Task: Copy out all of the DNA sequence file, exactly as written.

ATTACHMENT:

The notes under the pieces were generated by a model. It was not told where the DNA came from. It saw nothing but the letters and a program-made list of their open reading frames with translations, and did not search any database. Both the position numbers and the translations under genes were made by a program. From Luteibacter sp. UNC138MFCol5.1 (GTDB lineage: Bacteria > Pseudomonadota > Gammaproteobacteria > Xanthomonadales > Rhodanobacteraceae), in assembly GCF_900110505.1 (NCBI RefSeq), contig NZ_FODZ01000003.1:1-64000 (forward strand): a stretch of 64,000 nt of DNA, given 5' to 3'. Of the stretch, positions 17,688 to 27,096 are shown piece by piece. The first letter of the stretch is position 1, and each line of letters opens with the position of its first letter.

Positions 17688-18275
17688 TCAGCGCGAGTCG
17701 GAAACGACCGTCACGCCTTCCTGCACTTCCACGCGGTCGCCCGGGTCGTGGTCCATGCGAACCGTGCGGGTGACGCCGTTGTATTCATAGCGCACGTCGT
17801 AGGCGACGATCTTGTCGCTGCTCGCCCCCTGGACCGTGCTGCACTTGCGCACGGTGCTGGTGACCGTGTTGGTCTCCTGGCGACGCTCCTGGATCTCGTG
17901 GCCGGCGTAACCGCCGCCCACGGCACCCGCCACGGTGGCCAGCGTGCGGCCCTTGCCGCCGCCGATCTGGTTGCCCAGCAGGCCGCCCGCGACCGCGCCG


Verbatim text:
The notes under the pieces were generated by a model. It was not told where the DNA came from. It saw nothing but the letters and a program-made list of their open reading frames with translations, and did not search any database. Both the position numbers and the translations under genes were made by a program. From Luteibacter sp. UNC138MFCol5.1 (GTDB lineage: Bacteria > Pseudomonadota > Gammaproteobacteria > Xanthomonadales > Rhodanobacteraceae), in assembly GCF_900110505.1 (NCBI RefSeq), contig NZ_FODZ01000003.1:1-64000 (forward strand): a stretch of 64,000 nt of DNA, given 5' to 3'. Of the stretch, positions 17,688 to 27,096 are shown piece by piece. The first letter of the stretch is position 1, and each line of letters opens with the position of its first letter.

Positions 17688-18275
17688 TCAGCGCGAGTCG
17701 GAAACGACCGTCACGCCTTCCTGCACTTCCACGCGGTCGCCCGGGTCGTGGTCCATGCGAACCGTGCGGGTGACGCCGTTGTATTCATAGCGCACGTCGT
17801 AGGCGACGATCTTGTCGCTGCTCGCCCCCTGGACCGTGCTGCACTTGCGCACGGTGCTGGTGACCGTGTTGGTCTCCTGGCGACGCTCCTGGATCTCGTG
17901 GCCGGCGTAACCGCCGCCCACGGCACCCGCCACGGTGGCCAGCGTGCGGCCCTTGCCGCCGCCGATCTGGTTGCCCAGCAGGCCGCCCGCGACCGCGCCG